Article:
This was the result of an ongoing effort towards an optimized workflow - the point being to set a medium LOD (level of detail) versus fully photo real; to bring in geometry & low quality textures from SketchUp or ArchiCad models, and with certain specific materials tweaks, get them medium render ready in very short order.
These are more in my optimized lower LOD workflow series - took SketchUp models from the 3D Warehouse, evaluated the textures and replaced very few; tweaked a number of the textures to make them perform better, and rendered out.

I did not take the time to build up a realistic site with proper vegetation, grass and so on - I left the original Google Earth baseplane the model came with in place, as the emphasis here was on speed.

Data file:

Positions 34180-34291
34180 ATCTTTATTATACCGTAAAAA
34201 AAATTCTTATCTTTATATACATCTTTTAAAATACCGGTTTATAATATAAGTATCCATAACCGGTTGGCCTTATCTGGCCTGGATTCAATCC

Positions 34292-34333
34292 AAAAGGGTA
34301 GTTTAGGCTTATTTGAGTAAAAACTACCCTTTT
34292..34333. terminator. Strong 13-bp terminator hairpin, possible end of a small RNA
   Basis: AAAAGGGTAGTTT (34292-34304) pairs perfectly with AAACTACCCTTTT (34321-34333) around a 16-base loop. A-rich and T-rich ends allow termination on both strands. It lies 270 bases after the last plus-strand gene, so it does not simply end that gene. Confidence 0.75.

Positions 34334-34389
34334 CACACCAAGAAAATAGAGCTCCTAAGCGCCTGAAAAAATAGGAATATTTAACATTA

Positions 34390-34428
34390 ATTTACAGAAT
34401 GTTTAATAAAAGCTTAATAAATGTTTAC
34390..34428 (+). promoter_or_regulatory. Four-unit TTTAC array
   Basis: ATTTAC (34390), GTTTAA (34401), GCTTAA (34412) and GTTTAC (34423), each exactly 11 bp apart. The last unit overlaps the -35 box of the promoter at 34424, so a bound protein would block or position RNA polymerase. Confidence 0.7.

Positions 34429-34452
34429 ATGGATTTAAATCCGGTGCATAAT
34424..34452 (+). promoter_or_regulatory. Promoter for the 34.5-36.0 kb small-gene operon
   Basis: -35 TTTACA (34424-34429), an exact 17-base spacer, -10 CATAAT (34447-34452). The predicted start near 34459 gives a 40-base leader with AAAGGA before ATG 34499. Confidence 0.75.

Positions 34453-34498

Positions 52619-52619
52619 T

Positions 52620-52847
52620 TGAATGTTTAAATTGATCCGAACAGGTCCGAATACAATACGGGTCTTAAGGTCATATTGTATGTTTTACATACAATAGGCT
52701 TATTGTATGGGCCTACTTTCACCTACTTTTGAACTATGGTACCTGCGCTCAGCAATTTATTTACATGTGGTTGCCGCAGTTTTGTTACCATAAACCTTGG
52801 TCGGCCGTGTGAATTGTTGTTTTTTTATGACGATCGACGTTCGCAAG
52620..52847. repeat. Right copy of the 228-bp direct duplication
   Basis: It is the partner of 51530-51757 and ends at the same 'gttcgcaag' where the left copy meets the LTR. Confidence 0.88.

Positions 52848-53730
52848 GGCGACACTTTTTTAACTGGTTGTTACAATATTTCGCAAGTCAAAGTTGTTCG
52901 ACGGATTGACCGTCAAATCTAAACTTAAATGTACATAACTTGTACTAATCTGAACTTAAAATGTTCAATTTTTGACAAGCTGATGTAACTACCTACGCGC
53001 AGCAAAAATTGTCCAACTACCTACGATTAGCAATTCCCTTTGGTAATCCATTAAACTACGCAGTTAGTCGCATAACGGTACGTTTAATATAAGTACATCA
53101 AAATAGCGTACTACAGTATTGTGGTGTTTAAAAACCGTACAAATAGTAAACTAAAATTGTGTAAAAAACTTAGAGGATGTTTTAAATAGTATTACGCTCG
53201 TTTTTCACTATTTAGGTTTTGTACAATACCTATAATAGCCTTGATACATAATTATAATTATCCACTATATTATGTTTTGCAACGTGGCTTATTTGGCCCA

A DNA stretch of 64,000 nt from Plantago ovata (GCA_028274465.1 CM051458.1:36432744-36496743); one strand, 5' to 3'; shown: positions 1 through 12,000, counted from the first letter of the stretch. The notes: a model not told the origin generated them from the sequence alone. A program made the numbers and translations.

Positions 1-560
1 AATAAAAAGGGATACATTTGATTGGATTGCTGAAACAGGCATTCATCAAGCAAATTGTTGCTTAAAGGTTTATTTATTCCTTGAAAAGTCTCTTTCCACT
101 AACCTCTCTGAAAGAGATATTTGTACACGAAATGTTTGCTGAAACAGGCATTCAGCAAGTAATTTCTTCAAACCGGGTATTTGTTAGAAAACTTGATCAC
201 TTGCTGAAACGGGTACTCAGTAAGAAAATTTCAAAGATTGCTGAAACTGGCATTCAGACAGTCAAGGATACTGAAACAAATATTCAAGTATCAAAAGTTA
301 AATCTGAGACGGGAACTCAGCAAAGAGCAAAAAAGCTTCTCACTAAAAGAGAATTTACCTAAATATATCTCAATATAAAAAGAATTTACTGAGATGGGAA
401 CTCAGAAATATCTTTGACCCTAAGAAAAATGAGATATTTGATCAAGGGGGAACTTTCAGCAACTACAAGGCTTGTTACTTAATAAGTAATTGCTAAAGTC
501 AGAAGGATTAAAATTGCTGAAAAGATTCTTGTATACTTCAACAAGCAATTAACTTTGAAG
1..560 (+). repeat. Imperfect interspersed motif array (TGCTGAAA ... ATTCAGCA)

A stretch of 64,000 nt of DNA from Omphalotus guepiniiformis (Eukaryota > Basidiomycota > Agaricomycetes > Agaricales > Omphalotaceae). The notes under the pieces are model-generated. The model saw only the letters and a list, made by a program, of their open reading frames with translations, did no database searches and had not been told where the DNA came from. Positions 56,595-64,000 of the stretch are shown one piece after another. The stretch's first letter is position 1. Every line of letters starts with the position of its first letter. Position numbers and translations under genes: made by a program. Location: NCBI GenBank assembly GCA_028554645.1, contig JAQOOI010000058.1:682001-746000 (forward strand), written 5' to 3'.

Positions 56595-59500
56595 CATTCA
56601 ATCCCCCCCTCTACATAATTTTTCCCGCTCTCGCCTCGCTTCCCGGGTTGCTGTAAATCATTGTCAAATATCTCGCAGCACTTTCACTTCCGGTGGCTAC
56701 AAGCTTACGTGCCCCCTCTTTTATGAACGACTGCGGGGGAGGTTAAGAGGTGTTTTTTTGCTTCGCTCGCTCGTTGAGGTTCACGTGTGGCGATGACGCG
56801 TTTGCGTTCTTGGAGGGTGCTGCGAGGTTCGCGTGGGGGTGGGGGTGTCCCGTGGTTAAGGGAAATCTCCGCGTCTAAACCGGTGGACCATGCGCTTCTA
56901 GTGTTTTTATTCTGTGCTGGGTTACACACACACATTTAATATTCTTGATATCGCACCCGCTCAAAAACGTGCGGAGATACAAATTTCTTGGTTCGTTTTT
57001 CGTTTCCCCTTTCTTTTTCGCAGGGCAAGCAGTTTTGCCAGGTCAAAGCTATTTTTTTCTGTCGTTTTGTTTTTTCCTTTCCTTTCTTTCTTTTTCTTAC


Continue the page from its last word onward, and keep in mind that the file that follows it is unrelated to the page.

The one below this has a depth-driven fog (the fog is denser further from the camera) and a hint of sunrise light.
This is part of some explorations I'm doing to improve the light quality of my interiors renders.
I set myself some modeling challenges for modeling within Modo as well se setting up materiality and rendering - this cabinet is based on a cabinet in my home, but with far nicer wood, I must say. Inset lights, sleek contemporary hardware, and a black product studio shot - given I limited my modeling time to 20 monutes, and my render prep to 10, I feel that this result speaks well for how effective a tool Modo is.
An abstrct render - just for the sake of beauty, playing with sub-surface scatter and light-emitting materials.
And the point of these following images is pretty simple - me getting more comfortable with Modo as a modeling environment for architrectural design & visualization - I've been modeling assets and entourage natively in Modo for quite some time, but am only now really finding a good efficient architectural workflow for me within Modo, using a combination of its inbuilt tools and a plug-in I really like called mARCH.